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Blair Admits Iraq a Disaster

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posted on Nov, 18 2006 @ 06:34 PM
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Britain's Prime Minister Tony Blair admitted that Iraq was a disaster to Sir David Frost during an interview on the Al Jazzara English TV channel. He went on to say that Western forces have been powerless to stop the descent into violence. He stopped short of calling it a civil war though. Instead of admitting however, that the U.S. led invasion of Iraq in 2003 was to blame for plunging the country into all but civil war, he laid the blame on Al Qeada and Iran.
 



www.dailymail.co.uk
Iraq is a 'disaster' admits Blair
By TIM SHIPMAN Last updated at 12:14pm on 18th November 2006

Blair's most frank admission yet over the war in Iraq came during an interview on the new Al Jazeera English television channel with Sir David Frost

Tony Blair admitted that British intervention in Iraq has been a disaster last night - sending shockwaves through Westminster.

In his frankest admission about the war to date, Mr Blair admitted that Western forces have been powerless to stop the descent into violence.

The Prime Minister stopped short of accepting the blame for plunging Iraq to the brink of civil war - blaming instead the insurgent uprising that has killed 125 British troops.


Please visit the link provided for the complete story.


By all accounts this has caused a storm of outrage through Westminster. With this admission, I should start taking bets as to how long it will be before Mr. Blair will be forced from office. To his credit he didn't follow the we are making progress/stay the course lines used ad nauseam by the Bush administration. He at the very least admitted to the obvious. To his discredit, neither he, nor Bush can bring themselves to admit that their unprovoked and unnecessary invasion is the source of all the violence. Saddam Hussien may have been a bastard, but at the very least he held the country together. The U.S. and British forces are unable of holding a single city together.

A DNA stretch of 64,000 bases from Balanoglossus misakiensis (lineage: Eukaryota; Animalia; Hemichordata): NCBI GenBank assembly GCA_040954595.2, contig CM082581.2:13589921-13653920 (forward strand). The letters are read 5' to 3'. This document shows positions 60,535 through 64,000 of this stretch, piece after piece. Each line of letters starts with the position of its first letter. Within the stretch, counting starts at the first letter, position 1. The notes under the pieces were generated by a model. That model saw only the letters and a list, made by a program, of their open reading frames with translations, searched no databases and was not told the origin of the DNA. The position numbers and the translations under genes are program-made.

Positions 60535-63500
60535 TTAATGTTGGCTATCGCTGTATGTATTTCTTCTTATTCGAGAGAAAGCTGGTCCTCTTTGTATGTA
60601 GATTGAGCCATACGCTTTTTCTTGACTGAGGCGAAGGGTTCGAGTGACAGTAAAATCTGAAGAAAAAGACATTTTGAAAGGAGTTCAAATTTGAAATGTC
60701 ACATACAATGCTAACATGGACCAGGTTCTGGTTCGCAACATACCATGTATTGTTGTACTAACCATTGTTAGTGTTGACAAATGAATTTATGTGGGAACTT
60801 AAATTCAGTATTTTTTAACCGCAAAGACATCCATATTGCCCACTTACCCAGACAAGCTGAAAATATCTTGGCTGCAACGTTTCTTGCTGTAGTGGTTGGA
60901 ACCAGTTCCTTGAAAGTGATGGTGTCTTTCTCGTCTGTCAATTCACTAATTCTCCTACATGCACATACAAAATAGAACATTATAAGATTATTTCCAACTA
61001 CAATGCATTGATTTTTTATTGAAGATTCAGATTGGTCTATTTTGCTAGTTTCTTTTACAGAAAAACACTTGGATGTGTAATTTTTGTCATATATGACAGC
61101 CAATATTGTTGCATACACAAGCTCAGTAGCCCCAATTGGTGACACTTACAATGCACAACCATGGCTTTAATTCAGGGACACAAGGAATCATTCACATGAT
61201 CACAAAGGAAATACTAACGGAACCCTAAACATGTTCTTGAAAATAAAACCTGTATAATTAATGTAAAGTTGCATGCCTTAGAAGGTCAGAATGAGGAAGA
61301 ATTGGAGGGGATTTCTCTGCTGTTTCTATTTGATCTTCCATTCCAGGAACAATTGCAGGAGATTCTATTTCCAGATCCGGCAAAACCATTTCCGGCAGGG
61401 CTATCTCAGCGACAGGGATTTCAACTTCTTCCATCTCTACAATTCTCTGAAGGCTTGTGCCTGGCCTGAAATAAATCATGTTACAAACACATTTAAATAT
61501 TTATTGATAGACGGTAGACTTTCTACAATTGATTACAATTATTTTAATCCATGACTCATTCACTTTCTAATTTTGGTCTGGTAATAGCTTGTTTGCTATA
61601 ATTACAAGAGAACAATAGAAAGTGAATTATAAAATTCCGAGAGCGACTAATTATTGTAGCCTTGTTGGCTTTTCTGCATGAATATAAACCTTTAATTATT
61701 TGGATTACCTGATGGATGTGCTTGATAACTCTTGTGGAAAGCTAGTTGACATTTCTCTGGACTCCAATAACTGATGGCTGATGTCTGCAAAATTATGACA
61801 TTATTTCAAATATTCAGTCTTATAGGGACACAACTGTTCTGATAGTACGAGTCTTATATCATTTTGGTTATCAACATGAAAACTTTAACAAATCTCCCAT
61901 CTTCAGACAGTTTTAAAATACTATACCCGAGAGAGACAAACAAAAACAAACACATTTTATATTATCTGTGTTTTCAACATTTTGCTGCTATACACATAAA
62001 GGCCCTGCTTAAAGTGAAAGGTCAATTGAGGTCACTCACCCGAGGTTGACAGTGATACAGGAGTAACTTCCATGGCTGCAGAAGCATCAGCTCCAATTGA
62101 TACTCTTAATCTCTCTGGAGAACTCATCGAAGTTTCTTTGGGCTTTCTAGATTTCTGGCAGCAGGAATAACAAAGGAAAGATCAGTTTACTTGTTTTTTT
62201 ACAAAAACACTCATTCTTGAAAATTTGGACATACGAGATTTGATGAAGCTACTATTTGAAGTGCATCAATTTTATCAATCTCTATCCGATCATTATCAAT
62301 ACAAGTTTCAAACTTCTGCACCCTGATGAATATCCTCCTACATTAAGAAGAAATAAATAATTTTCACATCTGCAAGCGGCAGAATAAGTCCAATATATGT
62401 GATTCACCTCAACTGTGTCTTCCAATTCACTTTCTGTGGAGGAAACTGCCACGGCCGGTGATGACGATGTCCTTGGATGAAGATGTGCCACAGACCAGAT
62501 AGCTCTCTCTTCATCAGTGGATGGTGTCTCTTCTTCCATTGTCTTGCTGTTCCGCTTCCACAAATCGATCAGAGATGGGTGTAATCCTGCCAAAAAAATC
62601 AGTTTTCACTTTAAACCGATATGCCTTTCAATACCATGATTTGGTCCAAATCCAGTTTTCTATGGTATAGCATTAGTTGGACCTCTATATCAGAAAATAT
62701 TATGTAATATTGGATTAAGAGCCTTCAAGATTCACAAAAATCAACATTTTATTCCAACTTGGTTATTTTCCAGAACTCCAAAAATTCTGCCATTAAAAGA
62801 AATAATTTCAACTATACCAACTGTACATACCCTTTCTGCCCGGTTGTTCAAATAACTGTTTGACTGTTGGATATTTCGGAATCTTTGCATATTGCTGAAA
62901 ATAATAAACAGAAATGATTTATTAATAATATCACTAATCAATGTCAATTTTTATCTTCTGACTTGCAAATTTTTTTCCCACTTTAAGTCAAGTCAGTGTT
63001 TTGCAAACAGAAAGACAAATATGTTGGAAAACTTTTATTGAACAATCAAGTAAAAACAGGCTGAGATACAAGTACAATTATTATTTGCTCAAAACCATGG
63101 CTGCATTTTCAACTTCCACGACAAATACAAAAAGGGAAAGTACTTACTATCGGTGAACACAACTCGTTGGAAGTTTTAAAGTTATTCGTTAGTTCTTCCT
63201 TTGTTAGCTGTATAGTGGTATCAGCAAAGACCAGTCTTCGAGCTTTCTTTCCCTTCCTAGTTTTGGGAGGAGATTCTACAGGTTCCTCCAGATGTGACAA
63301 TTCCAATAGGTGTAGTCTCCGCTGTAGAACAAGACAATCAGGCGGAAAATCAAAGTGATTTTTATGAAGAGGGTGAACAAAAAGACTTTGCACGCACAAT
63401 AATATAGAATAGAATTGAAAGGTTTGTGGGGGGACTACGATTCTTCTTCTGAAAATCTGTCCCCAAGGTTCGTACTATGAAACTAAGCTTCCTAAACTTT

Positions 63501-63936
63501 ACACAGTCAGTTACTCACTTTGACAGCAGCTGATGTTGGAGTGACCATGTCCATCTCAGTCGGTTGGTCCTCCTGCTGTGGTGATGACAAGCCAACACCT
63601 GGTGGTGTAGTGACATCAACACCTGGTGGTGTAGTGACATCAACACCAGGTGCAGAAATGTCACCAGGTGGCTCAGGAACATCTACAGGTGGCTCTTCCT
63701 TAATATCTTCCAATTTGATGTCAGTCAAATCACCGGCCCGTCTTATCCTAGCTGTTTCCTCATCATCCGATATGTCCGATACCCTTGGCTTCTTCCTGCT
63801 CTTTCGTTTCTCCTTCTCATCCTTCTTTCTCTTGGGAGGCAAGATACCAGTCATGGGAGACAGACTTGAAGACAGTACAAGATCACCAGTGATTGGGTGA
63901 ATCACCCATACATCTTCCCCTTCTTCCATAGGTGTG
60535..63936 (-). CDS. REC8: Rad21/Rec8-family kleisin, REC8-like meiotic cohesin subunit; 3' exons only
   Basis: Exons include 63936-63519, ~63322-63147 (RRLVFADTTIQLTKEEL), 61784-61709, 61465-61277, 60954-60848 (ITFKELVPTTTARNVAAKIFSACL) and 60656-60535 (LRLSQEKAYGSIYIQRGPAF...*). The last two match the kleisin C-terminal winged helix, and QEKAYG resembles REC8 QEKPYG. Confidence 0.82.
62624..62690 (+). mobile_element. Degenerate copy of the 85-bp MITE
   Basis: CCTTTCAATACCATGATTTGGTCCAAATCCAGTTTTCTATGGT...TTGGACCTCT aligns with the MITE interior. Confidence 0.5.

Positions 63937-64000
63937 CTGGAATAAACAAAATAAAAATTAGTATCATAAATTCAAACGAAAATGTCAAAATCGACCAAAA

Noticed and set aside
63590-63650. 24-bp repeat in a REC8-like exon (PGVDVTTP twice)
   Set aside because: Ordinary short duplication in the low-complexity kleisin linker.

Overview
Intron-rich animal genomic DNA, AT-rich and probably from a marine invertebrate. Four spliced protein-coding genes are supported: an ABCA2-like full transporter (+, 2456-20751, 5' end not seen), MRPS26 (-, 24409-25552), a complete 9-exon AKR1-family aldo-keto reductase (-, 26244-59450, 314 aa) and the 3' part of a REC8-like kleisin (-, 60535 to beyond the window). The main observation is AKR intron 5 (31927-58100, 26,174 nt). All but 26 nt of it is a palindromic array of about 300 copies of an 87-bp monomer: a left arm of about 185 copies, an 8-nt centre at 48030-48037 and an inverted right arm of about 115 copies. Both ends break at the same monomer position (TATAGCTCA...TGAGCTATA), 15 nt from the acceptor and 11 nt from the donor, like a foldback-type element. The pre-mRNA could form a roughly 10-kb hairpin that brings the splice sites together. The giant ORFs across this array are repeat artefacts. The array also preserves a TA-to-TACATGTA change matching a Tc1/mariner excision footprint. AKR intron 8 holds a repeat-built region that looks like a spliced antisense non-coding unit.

Related News Links:
www.truthout.org

[edit on 18-11-2006 by UM_Gazz]




posted on Nov, 18 2006 @ 09:13 PM
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When you contrast the optimistic predictions that were made three and a half years ago, and the reality as it has unfolded since, the disparity between could not be more stark.

Anybody who had taken 5 minutes studying the history of the Balkans from Tito to Kosovo could have told you what was going to happen in an equally divided, equally hostile and equally suppressed Iraq.

Take the weight of oppression off and all the resentments and cultural hatreds that have been brewing for centuries comes bubbling up right out of the mouth of hell. We saw it in the Balkans after the death of Tito...we saw it in Rwanda and we should have seen it coming in Iraq except that this administration believed its own propaganda.

The only thing that unties Iraqis now is hatred for America and how could it be otherwise? Yes we removed the tyrant, but we released the whirlwind.

And the pity of it all is any two bit student of history could have seen it coming.

I still think that Bush etal. have something on Tony Blair because that man has really blown it with his countrymen and he should have known better. Something besides blind ego made him go along for the ride.



posted on Nov, 18 2006 @ 09:19 PM
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I am about as liberal as they come but the Al Jazeera English channel? With a big member of english society interviewing him on this channel? That really bothers me. If this came through standard western channels like BBC or CNN or Fox (